A spokesperson for the Department of Finance has said the Government is open to "tweaking" the controversial halving of tax credits for separated parents.

It is believed that ministers are discussing the possible reallocation of the credit to the non-principle carer of the couples' children.

But official sources say the Government is not going to restore the entitlement of each parent to a special tax credit.

Budget 2014 proposed the abolition of the long-established One Parent Family Tax Credit, which was available to both parents.

The benefit was worth €2,500.

It is being replaced with a Single Person Child Carer Tax Credit to which only the primary carer will be entitled.

The Government says despite the move, separated partners earning €40,000 with one child are almost €2,500 better off than the equivalent married or cohabiting couple.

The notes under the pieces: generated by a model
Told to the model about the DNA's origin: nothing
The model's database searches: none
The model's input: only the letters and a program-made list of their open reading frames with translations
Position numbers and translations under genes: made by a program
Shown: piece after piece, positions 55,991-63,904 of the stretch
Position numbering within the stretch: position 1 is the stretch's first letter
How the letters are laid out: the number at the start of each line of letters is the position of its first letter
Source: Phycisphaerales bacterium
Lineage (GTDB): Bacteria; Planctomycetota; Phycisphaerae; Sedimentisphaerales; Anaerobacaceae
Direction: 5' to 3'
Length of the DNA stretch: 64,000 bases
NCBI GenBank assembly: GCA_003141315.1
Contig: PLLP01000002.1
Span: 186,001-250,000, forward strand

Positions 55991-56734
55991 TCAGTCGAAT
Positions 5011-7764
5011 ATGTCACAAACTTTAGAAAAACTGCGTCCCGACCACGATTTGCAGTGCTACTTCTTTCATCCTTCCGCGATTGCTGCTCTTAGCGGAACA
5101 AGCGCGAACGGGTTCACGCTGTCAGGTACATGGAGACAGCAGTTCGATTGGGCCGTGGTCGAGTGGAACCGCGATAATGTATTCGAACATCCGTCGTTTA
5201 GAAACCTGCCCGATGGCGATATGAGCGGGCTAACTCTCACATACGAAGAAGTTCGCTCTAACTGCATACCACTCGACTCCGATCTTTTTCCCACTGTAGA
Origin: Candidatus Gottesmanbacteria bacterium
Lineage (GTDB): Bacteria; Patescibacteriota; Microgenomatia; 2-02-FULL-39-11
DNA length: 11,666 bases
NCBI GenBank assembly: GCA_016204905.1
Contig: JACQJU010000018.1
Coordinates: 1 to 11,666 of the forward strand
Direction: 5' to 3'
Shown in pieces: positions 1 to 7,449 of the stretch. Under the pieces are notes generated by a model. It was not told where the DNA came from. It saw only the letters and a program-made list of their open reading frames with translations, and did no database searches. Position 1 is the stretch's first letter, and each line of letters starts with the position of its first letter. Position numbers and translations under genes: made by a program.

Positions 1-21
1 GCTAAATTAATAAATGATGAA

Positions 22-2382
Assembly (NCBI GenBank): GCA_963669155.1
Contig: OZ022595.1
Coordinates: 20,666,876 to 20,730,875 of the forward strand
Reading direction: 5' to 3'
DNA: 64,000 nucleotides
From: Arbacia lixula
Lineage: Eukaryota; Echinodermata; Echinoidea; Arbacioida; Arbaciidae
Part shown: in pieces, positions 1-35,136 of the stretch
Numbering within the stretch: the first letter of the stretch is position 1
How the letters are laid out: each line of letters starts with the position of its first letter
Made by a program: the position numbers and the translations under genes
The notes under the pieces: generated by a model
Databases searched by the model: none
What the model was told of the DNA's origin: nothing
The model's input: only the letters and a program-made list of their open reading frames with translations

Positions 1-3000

Fine Gael Senator Jim D'Arcy has called for the scrapping of the measure's "unintended discrimination" against separated fathers.

He said Minister for Finance Michael Noonan would welcome further discussion in the Finance Bill debate.

However, a spokesman for the Department of Finance has told RTÉ News that the option of restoring credits to each separated parent has been ruled out.